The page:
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Creature of the Week: Red-Eared Slider (Trachemys scripta elegans)

April 26, 2012  •  Leave a Comment

You've probably seen a red-eared slider before. In fact, most of the world is probably familiar with the red-eared slider, even if everyone may not know its name. Why? Because the red-eared slider is the most popular pet turtle in the United States. In fact, the red-eared slider is one of most popular pet turtles in the world. This isn't always a good thing, since red-eared sliders can grow quite large, and some people release their unwanted turtles into the wild outside of their native range.

Red-Eared Slider Female

Due to these releases, the red-eared slider's range has become...odd. According to the U.S. Geological Survey, the red-eared slider originally lived in the south central United States, but the turtle's popularity as a pet expanded its range into the surrounding states and beyond. It has even established itself on Hawaii and Puerto Rico. Not bad for a sluggish reptile.

Red-Eared Slider

Range discrepancies aside, red-eared sliders are beautiful. The distinctive red stripe behind each of their eyes sets them apart from all other North American turtles, so keep that in mind the next time you're out by a pond, lake, or reservoir.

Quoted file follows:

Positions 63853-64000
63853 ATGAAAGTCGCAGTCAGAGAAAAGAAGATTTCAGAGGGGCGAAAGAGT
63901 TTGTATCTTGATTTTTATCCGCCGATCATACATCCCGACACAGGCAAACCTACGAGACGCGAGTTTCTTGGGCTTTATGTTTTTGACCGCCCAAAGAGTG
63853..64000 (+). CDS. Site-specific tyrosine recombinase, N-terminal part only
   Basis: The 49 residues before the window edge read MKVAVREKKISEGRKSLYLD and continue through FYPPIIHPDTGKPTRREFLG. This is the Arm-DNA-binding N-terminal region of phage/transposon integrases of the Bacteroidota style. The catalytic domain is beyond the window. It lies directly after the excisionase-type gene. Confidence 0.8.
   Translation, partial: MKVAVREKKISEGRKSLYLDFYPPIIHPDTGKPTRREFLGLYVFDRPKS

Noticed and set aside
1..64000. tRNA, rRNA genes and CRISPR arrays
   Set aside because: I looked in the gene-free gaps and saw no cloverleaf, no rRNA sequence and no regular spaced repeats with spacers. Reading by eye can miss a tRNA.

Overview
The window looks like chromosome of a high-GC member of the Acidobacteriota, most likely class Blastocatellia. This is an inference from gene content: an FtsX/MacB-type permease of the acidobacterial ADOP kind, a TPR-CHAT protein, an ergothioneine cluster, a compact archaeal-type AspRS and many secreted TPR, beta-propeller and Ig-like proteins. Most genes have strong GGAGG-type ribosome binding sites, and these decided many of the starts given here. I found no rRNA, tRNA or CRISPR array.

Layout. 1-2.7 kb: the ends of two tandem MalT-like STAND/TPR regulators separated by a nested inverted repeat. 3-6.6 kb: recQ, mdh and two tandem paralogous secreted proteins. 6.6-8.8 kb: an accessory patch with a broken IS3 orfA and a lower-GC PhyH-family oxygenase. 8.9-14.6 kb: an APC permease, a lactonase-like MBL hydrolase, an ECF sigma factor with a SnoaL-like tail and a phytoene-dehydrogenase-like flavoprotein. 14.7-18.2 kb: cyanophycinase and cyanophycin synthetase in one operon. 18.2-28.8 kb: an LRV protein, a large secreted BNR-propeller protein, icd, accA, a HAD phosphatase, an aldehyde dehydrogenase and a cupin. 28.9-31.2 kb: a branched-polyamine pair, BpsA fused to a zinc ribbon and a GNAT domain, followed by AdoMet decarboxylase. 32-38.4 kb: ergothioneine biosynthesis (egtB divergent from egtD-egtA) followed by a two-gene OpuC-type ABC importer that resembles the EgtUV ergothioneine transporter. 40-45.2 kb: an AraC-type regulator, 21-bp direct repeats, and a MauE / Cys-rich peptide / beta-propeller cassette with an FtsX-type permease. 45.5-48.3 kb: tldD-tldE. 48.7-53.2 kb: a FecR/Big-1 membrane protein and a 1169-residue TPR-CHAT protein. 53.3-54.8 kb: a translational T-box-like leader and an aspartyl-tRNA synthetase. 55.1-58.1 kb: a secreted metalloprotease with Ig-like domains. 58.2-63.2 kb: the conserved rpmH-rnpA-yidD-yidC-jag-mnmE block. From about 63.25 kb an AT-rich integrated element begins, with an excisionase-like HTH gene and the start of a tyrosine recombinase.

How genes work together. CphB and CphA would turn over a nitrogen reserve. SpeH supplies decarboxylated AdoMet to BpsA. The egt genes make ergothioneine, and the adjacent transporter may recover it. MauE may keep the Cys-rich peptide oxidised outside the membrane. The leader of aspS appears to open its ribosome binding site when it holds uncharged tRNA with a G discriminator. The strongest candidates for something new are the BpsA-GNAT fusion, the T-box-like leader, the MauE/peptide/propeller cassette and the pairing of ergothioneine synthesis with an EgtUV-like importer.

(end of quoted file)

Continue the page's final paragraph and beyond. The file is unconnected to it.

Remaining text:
Red-Eared Slider

During the warmer months, you'll see red-eared sliders basking on logs or banks of earth on or beside the water. However, if you approach them, they'll quickly slide from their exposed position (hence the "slider" part of the name) and splash into the water, where they are much more at home. 

Red-Eared Sliders Swimming

In the water, red-eared sliders are sleek and swift.  Not only can they more easily elude predators here, but they can only eat in the water because they lack saliva. What do they eat?  Red-eared sliders are omnivores, so they eat both plants and animals.  Young sliders are mostly carnivorous and eat 70% animal matter and 30% plant matter. They eat fish, tadpoles, snails, worms, aquatic insects, crickets, carrion (dead animals), and other small creatures. They require this protein-rich diet to grow into strong, healthy adults. Steadily, as they grow, they switch their diet from animals to plants until 90% of their diet consists of plants and 10% consists of animals. During this stage, they mostly feed on aquatic plants like water lilies and duckweed.

Despite their love for the water, female red-eared sliders, like all semi-aquatic and marine turtles, must venture inland to lay their eggs.  With predators like foxes, raccoons, and bobcats, it's a dangerous journey, but the risks are worth the reward: baby turtles. 


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